I'm reluctant to tell him to forget about being a rock star because I don't want to bust the guy's balls, but eventually, reality will catch up to him. He's been at it for 7 years, with no progress. He's wasted 7 years of his life that could have been committed to developing his guitar skills.
And that's what I mean when I say everyone can't be what they want to be. But just because you can't be R Kelly or John Mayer doesn't mean you can't have some success in the field of music. You just have to understand your strengths and weaknesses and work on your strengths. But in my numerous observations of people in music, denial of realities is a big problem. Music seems to have become the new fallback career-especially in hip hop-for people who don't know what they want to do with their lives; the people stranded on the tarmac after the plane's already taken off.
The irony in all of this is that music is one of the most difficult fields to be successful in. And it's sad because there are so many people who get into music who don't really think carefully about what they want and how they're going to get it. I think that if more people focused on their strengths in music, there would be far fewer broken dreams.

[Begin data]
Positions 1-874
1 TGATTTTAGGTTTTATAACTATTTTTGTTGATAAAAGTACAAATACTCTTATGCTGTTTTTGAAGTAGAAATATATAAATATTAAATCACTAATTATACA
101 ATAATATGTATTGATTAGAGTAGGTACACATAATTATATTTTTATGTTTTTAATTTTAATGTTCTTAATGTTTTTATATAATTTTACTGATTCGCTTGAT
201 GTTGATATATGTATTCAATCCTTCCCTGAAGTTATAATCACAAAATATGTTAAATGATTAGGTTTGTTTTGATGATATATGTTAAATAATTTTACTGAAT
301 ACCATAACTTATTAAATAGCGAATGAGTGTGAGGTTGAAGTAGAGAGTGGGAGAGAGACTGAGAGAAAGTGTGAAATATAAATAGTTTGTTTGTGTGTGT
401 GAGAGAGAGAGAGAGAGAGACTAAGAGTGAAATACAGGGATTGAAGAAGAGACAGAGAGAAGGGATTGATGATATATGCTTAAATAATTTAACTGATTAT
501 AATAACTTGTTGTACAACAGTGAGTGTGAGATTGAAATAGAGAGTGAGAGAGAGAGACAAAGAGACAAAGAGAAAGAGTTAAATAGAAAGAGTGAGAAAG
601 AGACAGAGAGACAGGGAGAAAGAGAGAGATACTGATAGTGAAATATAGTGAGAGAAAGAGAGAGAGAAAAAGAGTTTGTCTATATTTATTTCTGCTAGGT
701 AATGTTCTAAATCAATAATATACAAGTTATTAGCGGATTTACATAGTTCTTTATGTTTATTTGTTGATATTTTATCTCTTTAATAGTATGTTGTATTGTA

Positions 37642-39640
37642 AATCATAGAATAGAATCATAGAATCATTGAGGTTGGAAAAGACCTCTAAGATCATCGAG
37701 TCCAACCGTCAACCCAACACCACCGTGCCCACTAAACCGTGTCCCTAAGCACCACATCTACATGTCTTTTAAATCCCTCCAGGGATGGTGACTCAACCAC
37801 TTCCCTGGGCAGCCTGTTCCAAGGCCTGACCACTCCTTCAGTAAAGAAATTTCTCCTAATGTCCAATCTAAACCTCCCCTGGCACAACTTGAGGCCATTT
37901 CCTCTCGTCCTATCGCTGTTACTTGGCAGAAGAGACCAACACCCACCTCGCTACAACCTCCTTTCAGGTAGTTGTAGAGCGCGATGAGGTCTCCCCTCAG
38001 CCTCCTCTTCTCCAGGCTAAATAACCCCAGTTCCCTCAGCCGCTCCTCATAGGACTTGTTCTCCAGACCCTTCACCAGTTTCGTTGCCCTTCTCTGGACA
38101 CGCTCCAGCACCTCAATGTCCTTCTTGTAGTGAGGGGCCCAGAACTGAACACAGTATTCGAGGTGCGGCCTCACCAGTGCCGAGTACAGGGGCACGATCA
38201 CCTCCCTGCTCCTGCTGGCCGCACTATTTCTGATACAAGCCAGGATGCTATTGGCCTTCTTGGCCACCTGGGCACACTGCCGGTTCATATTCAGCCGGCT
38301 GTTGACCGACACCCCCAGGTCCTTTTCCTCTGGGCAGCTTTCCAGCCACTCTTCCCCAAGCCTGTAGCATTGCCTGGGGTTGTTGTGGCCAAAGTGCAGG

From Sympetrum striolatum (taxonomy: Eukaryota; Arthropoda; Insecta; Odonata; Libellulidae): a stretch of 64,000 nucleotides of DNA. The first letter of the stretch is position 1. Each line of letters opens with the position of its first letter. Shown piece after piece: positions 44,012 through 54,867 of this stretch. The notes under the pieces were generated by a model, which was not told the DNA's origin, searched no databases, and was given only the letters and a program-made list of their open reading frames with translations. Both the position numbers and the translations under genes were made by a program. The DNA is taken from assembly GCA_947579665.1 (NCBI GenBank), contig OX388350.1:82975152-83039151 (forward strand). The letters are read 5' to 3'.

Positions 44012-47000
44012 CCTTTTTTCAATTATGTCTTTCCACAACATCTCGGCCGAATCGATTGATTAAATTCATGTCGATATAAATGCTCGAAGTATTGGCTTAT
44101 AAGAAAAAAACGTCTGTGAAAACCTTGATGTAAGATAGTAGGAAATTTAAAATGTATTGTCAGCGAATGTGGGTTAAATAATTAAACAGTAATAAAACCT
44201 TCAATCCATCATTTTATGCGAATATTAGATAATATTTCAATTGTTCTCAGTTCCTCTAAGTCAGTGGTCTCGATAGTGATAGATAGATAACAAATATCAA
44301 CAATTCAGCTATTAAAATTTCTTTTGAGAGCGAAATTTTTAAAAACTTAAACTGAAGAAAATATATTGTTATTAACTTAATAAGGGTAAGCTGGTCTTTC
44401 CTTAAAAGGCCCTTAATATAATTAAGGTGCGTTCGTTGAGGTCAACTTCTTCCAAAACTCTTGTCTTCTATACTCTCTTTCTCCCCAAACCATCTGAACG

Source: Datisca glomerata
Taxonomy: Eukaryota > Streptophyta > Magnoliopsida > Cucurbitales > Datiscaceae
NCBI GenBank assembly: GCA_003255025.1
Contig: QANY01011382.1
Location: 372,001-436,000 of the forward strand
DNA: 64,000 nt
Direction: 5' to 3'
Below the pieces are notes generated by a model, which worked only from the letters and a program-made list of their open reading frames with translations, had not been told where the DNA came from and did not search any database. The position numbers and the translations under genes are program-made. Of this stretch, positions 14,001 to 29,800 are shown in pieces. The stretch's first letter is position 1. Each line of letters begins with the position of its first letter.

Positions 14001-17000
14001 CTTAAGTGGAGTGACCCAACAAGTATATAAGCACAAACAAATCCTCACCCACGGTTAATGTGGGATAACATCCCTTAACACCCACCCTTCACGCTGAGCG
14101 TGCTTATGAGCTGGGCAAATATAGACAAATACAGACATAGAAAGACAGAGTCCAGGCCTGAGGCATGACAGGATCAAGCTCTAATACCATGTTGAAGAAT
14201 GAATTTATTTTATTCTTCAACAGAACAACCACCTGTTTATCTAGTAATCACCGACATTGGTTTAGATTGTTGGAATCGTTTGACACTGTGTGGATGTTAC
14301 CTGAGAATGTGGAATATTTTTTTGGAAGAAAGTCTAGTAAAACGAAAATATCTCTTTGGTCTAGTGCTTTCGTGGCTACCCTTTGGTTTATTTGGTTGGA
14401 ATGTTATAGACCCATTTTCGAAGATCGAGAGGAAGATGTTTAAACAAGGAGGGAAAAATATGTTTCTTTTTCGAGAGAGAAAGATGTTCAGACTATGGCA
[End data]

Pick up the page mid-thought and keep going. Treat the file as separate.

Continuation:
My suggestion for people who contemplate getting into music is to ask themselves the following three crucial questions. If you can't honestly answer these three questions, you have no business doing what you're doing.
The first question is, "What do I want?" Your answer to this should be an actual visualization of where you see yourself in two, four or six years. Be very specific too. None of this, "I just want to be successful and happy" crap. Think about what you'll be doing, where you'll be doing it and with whom you'll be doing it.
The second question is, "What am I good at?" Don't just say you're good at making music because you may be lying to yourself and it's a lie that could cost you precious time. For some reason, too many people I've met think that life's a rehearsal. It ain't. To help you answer this second question, get the opinions of people who don't care about you. Not your friends, they're always the least honest people when it comes to assessing your abilities. Once you've figured that out, then find people who complement the skills you lack and who can help you get to where you want to be.
The third question is, "Am I prepared to persist for years to get what I want no matter what?" Even if your partners desert you. Even if a hurricane strikes and you lose everything you have. Even if all of planet Earth gets struck by the bubonic plague.
Many people think that the important things are things like how well you know the MPC 3000 and other trivial things. But they really aren't, you see. The important questions relate to what you're made of on the inside and how well you know yourself. Believe me, life is too damn short not to know who you are.